Each summer, Houghton College sponsors the Houghton College Summer Research Institute,which allows students to work with Houghton faculty on faculty-led collaborative research projects in physics, biology, chemistry, mathematics and computer science. This program gives students the opportunity to see what it is like to be involved in professional physics research.
Currently, summer research in physics focuses on nuclear physics experiments at Ohio University and SUNY Geneseo, developing diagnostic tools for the inertial confinement fusion programs at the National Ignition Facility (NIF) and the Laboratory for Laser Energetics (LLE), on nanotechnology research at the Cornell Center for Materials Research at Cornell University, and on developing methods to improve the accuracy and efficiency of turbulent airflow predictions.
In today’s world of nanotechnology, the properties of extremely small materials have become extremely important. It turns out that, as the size (or thickness) of a material becomes small, the properties change dramatically. A thin (~10-1000nm) film deposited onto a larger substrate, for example, supports several times the stress of the “normal” size material! For this reason, a whole field in science is dedicated to the study of thin films. Houghton professor Dr. Brandon Hoffman collaborates with Dr. Shefford Baker at Cornell University. Each summer, students study the properties of thin metal films at the Cornell Center for Materials Research. The films are deposited and characterized by X-ray diffraction (XRD), Scanning Electron Microscopy (SEM), Electron Backscattered Diffraction (EBSD), and Transmission Electron Microscopy (TEM). Each student is placed in charge of one area of the project and performs both the background research and experimental work of that particular area. This gives the students a sense of ownership and expertise in the project.
In an inertial confinement fusion reaction, a large amount of energy is deposited, usually with high-powered lasers, onto a small pellet of nuclear fuel in order to initiate a fusion reaction. Houghton professor Dr. Mark Yuly collaborates with researchers from SUNY Geneseo and Ohio University on a nuclear physics research using the tandem van de Graaff accelerator at Ohio University. His experiment, which is supported by the Laboratory for Laser Energetics in Rochester, is a measurement of the 12C(n,2n) cross section at energies important for inertial confinement fusion diagnostics. His students have worked on every aspect of this experiment: from designing and building detector mounts to testing silicon detectors, assembling the electronics, collecting data and working on the analysis.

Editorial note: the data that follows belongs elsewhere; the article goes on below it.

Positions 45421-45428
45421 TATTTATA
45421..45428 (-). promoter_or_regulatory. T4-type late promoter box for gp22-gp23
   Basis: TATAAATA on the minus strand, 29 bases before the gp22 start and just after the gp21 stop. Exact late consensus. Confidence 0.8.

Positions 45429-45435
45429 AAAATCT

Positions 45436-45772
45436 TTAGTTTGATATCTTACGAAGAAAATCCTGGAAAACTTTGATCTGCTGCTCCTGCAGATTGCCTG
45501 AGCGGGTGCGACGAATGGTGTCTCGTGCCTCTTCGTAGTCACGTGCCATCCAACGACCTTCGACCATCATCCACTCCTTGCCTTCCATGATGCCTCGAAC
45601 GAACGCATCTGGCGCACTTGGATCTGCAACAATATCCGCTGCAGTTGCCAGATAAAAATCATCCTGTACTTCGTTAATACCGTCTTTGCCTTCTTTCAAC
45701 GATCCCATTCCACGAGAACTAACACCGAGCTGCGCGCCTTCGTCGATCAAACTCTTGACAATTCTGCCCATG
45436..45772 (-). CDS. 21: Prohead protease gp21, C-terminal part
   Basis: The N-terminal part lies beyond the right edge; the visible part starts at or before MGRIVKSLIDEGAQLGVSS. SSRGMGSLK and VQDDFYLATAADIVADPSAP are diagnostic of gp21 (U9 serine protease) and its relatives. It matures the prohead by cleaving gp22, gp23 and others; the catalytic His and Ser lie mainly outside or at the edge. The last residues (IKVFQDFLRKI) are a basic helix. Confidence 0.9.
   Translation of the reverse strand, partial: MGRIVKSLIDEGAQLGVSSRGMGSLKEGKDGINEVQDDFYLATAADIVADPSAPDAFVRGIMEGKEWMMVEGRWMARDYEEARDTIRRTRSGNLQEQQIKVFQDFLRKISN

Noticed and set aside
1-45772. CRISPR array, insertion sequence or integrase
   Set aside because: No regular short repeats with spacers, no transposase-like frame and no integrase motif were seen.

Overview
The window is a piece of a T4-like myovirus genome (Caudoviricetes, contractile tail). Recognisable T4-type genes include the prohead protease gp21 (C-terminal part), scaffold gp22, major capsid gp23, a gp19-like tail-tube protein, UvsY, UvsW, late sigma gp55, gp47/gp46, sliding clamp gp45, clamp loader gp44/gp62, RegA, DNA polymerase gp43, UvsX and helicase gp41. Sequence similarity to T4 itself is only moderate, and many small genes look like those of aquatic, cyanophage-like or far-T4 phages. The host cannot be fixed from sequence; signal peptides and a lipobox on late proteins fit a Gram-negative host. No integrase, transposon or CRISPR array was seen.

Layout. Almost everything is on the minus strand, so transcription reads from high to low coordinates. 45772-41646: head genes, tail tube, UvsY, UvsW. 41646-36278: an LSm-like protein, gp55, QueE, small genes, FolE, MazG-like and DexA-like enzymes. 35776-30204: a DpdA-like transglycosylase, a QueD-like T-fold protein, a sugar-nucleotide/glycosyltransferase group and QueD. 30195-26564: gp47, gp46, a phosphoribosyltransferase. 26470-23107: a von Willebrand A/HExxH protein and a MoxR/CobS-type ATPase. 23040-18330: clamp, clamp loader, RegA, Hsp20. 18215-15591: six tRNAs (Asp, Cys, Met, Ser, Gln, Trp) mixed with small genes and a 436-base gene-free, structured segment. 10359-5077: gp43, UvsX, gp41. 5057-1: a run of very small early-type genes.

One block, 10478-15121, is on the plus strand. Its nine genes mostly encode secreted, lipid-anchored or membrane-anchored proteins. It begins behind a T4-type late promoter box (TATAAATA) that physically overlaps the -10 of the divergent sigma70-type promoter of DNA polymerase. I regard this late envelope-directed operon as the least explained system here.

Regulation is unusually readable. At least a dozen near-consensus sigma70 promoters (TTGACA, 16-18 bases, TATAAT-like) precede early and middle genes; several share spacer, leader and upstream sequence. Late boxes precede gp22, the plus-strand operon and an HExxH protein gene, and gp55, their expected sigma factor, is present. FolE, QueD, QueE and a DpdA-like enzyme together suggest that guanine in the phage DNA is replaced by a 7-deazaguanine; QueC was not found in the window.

Computational Fluid Dynamics
Accurately and efficiently predicting solutions for turbulent airflows remains one of the greatest challenges in classical physics and engineering. As a result, Houghton professor Dr. Kurt Aikens works to improve computational airflow simulation tools. In the past he has collaborated with researchers from Purdue University to improve predictions of jet engine noise. It is hoped that this work will eventually be utilized to design quieter engines. More recently he has focused on methodologies for predicting the boundary layer flow found near solid surfaces. This work is especially important because solid surfaces are found in almost every problem of engineering interest. His research has been supported by a grant from the Extreme Science and Engineering Discovery Environment (XSEDE) to use one of the world’s most powerful supercomputers, Stampede, located at the University of Texas at Austin. Furthermore, students have worked extensively on the research, developing improved models, performing simulations on Stampede, and analyzing the results.
This summer research experience is one component of our larger emphasis on involving students in research in our physics curriculum. As part of this emphasis, students write undergraduate theses and make presentations at scientific meetings on their research work.